CBP creates new position to handle border apprehensions

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  • U.S. Customs and Border Protection is creating a new position to help ease the administrative burden on Border Patrol agents. The Border Patrol Processing Coordinator will handle intake and processing of people apprehended at the border. The position is also responsible for transporting and monitoring detainees who require hospital treatment. Due to an influx of migrants, CBP said 40% of the Border Patrol agents on the Southwest border are currently conducting processing, transportation, care and hospital watch, feeding, and cleaning duties instead of front line law enforcement responsibilities. CBP plans to start the hiring process for the position by fiscal 2020. (Customs and Border Protection)
  • A report of an individual getting deep into President Donald Trump’s Mar-a-Lago resort highlights continuing problems for the Secret Service. The Palm Beach Post reported the incident occurred last fall, when a college student walked into the resort to see how far he could get. The Government Accounting Office found the Secret Service has yet to meet security agent training goals suggested by a special review panel convened five years ago, after a White House fence-jumping incident. (Palm Beach Post)
  • Air Force Gen. Arnold Bunch was confirmed to take over Air Force Materiel Command. Bunch succeeds Gen. Ellen Pawlikowski, who retired last year. The command has been led by acting commander Lt. Gen. Robert McMurray since then. Bunch currently serves as the military deputy for the office of the assistant secretary of the Air Force for acquisition.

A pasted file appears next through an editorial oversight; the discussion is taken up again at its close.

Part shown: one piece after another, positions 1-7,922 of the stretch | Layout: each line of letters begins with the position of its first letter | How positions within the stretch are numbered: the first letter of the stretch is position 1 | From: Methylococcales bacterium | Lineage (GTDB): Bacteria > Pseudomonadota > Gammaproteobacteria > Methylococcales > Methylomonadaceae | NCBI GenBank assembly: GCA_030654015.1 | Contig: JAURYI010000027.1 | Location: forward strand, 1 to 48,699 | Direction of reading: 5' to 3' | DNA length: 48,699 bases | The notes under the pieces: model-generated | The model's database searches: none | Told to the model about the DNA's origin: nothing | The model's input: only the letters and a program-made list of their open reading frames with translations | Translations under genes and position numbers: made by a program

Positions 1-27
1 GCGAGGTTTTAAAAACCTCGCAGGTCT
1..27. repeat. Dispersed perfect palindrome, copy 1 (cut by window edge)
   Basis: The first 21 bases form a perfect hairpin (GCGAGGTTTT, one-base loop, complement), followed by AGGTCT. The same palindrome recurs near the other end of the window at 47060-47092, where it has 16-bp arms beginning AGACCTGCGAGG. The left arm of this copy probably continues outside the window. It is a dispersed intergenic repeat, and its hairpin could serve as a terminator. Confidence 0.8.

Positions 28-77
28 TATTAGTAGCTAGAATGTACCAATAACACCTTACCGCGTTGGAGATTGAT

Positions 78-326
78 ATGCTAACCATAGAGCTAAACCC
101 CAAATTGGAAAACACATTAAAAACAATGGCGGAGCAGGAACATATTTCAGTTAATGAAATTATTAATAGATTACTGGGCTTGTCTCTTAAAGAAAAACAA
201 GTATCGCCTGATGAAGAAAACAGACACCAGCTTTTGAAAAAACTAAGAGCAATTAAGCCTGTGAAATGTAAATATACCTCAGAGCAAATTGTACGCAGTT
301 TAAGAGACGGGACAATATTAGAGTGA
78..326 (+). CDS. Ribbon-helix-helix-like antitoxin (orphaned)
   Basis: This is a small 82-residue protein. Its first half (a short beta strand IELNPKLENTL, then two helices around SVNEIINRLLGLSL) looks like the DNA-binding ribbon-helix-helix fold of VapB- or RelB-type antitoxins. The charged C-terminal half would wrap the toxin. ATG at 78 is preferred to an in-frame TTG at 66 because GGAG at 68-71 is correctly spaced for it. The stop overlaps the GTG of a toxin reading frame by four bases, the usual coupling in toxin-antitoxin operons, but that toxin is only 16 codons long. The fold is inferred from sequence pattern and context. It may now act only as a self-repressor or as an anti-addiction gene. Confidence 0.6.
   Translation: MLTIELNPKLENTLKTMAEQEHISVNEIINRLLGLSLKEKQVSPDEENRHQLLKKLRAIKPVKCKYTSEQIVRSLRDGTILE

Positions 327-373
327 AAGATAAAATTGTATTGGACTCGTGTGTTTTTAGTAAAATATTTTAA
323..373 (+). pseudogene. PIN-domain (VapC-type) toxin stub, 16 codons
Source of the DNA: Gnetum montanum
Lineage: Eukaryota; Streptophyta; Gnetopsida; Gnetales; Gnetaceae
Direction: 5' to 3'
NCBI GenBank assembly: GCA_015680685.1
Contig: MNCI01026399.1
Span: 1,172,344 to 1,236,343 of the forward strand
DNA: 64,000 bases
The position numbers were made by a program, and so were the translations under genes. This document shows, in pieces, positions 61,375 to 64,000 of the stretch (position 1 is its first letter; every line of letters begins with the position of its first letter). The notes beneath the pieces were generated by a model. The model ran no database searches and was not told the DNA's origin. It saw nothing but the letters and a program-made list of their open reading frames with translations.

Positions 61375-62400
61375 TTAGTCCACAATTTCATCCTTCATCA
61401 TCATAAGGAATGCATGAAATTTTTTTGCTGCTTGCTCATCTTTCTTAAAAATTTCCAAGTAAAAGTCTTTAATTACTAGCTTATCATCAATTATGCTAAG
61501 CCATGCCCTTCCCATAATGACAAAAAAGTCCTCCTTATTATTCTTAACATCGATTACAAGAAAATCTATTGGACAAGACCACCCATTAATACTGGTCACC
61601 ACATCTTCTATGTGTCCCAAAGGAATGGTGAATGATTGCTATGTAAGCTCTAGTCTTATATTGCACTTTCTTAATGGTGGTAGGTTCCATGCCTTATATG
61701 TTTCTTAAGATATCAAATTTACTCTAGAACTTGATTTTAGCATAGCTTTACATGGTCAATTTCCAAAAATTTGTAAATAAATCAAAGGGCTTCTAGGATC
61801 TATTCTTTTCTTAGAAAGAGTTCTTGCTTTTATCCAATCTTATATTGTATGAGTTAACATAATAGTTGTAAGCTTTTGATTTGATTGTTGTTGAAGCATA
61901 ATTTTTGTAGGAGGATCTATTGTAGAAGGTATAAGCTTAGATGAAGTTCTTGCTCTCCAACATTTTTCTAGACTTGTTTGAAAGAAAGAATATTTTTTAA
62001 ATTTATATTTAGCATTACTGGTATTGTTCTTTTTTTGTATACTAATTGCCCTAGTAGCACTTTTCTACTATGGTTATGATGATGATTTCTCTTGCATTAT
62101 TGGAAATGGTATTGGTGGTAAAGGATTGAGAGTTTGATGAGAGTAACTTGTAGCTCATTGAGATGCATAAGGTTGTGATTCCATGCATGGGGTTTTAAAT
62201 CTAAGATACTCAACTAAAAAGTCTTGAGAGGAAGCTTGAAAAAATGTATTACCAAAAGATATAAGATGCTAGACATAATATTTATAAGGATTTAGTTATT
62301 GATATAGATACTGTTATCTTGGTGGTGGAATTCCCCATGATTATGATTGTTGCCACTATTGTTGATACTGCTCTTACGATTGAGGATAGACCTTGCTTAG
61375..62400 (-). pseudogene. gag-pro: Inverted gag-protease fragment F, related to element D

• Air Force Maj. Gen. Mary O’Brien is nominated as the Air Force deputy chief of staff for intelligence, surveillance, reconnaissance and cyber effects operations. O’Brien will be the first person to hold the new position. It was created after the Air Force reorganized some of its leadership around intelligence and cyber. O’Brien currently leads the 25th Air Force. (Department of Defense)
  • Agencies and organizations can now find a series of cybersecurity guides and other resources created by the Defense Information Systems Agency at a new location. Cyber.mil is the new home for several tools for users to protect Defense Department systems and software. Previously, they were shared on the Information Assurance Support Environment portal, which the agency is no longer updating. (Defense Information Systems Agency)
  • The Pentagon’s largest union said an upcoming IT restructuring violates employees’ labor rights. In a complaint to the Federal Labor Relations Authority, the American Federation of Government Employees said DoD failed to engage in negotiations before moving ahead with the Fourth Estate Network Optimization Initiative. The plan calls for the Defense Information Systems Agency to absorb more than 1,000 employees from other Defense agencies starting on Oct. 1. AFGE said many of those employees could lose collective bargaining protections. (Federal News Network)
  • Senior officials at the Department of Veterans Affairs estimate 40% of the VA population is eligible to see a private sector provider under upcoming MISSION Act criteria. New eligibility criteria will kick in next week on June 6. VA said its new community care program under the MISSION Act will be ready by the deadline. VA officials said changes should be practically invisible to veterans. Most of the MISSION Act changes are back-end updates to VA IT systems. (Federal News Network)